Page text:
Forget pop stars in spinning chairs. NBC will find out if swiping thumbs can help boost the network's reach among young viewers.
On Monday, NBCUniversal will team up with Snapchat, the photo messaging app, by providing mini TV shows that are offshoots of its established properties.
The rollout begins with "The Voice on Snapchat," a five-part series in which this season's coaches — Alicia Keys, Miley Cyrus, Adam Levine and Blake Shelton — judge user-submitted videos, with winners potentially appearing on the Sept. 19 broadcast premiere of the reality competition's 11th season.
The partnership between Comcast-owned NBCUniversal and Snapchat Inc. not only underscores the photo-based messaging app's ambitions to grow beyond a communication platform into a viable entertainment destination, but also highlights Hollywood's race to seize the attention of young viewers who would rather surf apps than TV channels.
The Venice company has been in talks for months with TV networks and studios about producing original series for its Discover section, a coveted area on the app where more than 100 million people worldwide each month interact with articles and videos from ad-supported publishers such as People, BuzzFeed and the Wall Street Journal.
The largely text-based stories now will share the stage with more TV-like programming. The deal with NBCUniversal allows Snapchat to get high-quality content from established brands, accelerating the firm toward a $1-billion revenue goal for next year. The studio benefits from being invited to sit at the lunch table alongside Snapchat's users, who include more than 60% of U.S. smartphone users younger than 35.
Ron Lamprecht, executive vice president of business development and digital distribution at NBCUniversal, said traditional media companies are struggling to reach younger viewers.
"[Snapchat] is a very young platform, but it's got massive usage, massive growth," Lamprecht said. "It's just logical for us to want to partner with them in a big way."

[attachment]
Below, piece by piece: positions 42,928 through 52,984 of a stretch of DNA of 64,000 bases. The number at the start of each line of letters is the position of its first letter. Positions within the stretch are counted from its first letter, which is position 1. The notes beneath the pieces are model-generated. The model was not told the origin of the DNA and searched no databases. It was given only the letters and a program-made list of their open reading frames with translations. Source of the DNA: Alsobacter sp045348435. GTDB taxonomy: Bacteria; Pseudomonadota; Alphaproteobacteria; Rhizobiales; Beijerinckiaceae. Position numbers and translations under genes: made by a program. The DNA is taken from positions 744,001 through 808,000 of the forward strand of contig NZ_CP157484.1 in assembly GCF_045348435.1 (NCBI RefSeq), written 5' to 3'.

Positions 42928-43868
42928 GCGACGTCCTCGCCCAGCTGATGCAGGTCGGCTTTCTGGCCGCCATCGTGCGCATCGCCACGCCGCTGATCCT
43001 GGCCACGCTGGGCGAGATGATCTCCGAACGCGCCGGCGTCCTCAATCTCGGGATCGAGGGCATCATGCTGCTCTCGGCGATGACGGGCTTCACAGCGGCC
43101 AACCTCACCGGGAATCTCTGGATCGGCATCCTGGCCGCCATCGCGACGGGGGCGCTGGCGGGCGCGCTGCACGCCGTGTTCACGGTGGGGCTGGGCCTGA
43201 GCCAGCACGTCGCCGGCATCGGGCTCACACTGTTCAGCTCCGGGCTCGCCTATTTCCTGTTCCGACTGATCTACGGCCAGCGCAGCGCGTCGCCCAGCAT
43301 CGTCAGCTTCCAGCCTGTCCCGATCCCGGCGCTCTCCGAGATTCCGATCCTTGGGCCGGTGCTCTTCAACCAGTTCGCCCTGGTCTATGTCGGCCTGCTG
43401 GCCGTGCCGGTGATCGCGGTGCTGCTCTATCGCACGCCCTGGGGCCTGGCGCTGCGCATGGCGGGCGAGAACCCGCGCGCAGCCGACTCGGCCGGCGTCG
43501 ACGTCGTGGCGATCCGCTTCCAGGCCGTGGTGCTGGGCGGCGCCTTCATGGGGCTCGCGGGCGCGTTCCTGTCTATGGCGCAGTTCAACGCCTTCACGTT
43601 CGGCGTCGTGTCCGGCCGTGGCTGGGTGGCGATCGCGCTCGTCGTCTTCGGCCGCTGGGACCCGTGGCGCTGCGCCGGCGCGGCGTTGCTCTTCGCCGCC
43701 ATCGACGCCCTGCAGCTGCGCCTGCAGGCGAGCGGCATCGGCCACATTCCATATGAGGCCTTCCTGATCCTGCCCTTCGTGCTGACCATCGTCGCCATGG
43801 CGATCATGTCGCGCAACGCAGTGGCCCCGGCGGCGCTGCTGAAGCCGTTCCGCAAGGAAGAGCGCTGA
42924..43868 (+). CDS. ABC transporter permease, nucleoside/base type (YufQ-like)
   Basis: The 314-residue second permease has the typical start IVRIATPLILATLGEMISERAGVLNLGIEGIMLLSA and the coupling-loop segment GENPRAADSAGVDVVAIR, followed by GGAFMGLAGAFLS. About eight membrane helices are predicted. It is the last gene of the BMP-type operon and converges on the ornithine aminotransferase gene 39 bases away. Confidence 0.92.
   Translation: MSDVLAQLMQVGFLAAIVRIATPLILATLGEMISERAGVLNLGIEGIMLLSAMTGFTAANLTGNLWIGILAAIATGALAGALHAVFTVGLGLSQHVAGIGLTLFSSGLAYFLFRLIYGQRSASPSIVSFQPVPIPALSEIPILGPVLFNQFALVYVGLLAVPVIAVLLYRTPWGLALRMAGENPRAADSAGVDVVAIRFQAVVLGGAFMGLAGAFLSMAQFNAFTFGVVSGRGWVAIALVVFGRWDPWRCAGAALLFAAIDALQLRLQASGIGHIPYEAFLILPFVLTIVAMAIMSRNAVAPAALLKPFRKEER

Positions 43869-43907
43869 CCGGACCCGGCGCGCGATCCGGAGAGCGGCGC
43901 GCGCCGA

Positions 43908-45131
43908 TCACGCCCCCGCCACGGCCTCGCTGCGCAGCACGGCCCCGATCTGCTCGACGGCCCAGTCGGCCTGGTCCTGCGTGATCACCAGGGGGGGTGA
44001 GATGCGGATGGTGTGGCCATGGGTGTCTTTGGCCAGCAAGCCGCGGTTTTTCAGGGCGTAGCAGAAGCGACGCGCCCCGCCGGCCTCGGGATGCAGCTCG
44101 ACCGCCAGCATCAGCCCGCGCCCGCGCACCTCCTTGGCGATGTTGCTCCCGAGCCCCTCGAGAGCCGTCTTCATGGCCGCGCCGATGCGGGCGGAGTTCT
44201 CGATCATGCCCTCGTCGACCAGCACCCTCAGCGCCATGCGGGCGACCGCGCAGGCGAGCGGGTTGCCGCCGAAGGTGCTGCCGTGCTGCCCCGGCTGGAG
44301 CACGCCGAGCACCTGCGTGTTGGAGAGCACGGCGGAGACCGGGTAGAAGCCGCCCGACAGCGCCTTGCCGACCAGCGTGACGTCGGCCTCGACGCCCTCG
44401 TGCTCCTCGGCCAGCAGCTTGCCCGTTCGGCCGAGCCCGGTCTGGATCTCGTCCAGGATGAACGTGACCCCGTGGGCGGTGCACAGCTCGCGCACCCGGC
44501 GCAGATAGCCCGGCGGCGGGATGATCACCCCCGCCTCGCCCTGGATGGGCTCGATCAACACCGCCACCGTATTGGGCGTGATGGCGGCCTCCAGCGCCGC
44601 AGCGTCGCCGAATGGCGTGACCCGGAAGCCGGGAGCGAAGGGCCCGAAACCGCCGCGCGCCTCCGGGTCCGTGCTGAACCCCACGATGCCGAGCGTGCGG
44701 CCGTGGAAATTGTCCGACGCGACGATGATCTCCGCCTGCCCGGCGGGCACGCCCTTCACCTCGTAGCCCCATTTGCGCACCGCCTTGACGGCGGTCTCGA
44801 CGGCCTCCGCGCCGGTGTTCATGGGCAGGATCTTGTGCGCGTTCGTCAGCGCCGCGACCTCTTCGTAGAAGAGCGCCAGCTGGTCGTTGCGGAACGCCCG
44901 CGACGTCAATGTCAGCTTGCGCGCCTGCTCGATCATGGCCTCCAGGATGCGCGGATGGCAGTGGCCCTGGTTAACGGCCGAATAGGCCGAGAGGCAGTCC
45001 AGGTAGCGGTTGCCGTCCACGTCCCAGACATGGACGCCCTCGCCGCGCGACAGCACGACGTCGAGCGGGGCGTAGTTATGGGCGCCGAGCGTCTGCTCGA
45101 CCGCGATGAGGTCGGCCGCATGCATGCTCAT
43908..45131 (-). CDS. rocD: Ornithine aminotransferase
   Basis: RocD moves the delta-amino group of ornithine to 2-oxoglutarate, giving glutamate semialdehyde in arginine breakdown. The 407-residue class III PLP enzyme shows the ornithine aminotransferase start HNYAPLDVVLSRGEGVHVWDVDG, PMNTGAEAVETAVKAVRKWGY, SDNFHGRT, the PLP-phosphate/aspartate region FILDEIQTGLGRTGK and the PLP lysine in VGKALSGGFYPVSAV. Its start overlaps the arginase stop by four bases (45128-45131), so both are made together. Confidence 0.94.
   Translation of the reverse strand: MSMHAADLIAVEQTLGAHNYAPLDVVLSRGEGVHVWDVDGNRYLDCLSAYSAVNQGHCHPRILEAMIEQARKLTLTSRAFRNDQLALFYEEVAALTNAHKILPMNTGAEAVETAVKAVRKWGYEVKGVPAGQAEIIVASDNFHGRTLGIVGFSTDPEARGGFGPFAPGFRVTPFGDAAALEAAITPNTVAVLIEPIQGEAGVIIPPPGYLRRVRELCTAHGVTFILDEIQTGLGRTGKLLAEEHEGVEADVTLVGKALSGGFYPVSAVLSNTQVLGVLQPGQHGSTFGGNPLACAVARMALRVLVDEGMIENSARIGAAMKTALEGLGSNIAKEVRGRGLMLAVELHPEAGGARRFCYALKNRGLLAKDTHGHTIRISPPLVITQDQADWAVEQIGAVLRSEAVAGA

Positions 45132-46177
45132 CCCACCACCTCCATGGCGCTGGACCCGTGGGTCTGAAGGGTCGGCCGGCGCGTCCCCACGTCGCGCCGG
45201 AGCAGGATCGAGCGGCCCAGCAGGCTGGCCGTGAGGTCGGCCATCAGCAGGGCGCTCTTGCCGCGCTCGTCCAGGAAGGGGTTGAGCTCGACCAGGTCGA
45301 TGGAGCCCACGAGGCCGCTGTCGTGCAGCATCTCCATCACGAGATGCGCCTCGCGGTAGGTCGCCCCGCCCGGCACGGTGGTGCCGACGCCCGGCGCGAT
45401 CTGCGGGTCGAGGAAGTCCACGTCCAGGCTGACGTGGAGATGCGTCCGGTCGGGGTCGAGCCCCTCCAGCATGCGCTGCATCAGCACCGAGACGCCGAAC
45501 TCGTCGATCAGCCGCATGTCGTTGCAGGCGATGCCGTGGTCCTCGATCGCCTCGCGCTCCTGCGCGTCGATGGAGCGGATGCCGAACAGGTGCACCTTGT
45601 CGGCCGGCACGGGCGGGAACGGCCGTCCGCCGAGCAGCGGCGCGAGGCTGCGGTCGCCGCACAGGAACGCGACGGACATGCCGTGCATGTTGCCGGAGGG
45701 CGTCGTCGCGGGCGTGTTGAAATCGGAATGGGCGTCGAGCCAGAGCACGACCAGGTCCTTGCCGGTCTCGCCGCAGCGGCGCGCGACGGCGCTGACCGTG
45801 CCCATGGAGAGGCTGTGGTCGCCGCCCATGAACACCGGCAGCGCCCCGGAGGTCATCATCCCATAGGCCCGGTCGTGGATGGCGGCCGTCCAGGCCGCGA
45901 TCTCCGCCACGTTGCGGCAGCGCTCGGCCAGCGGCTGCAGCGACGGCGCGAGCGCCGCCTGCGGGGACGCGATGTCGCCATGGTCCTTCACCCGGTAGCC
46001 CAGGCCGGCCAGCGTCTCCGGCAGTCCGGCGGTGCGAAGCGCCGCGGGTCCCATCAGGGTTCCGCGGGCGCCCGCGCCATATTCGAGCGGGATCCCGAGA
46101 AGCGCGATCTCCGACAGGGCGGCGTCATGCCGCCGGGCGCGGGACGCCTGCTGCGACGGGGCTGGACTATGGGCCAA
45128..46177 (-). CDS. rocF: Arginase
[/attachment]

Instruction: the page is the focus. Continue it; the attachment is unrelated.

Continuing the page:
NBC isn't the first media company to get into business with Snapchat. The platform already carries content from the likes of Viacom's Comedy Central and MTV. And other TV companies, including Turner Broadcasting, are exploring new ways to partner with the platform to expose their programming to an important group that is less inclined to watch TV the old-fashioned way.
Snapchat is how those people stay informed and entertained, said Melanie Shreffler, senior insights director at the Cassandra Report, a youth culture research firm. "They just feel more connected with society overall in that medium. That brands want to be able to tap into that just makes sense."
The media companies have other options. Facebook is handing millions of dollars to top producers in exchange for more videos. Twitter spent $10 million to stream a slate of National Football League games beginning next month. YouTube, Hulu and Amazon.com remain cash-rich buyers, and Apple is said to be in the mix for some programming as well.
Snapchat doesn't pay upfront. It has asked instead for minimum payments from publishers desiring placement in Discover, tech news website the Information reported in May. The video makers recoup the cost through ad sales.
The terms haven't scared away studios though because Snapchat continues to give them prominent placement. Whereas an NBC video on Facebook might appear next to a silly video from someone's cousin, videos on Discover get treated differently from most amateur content.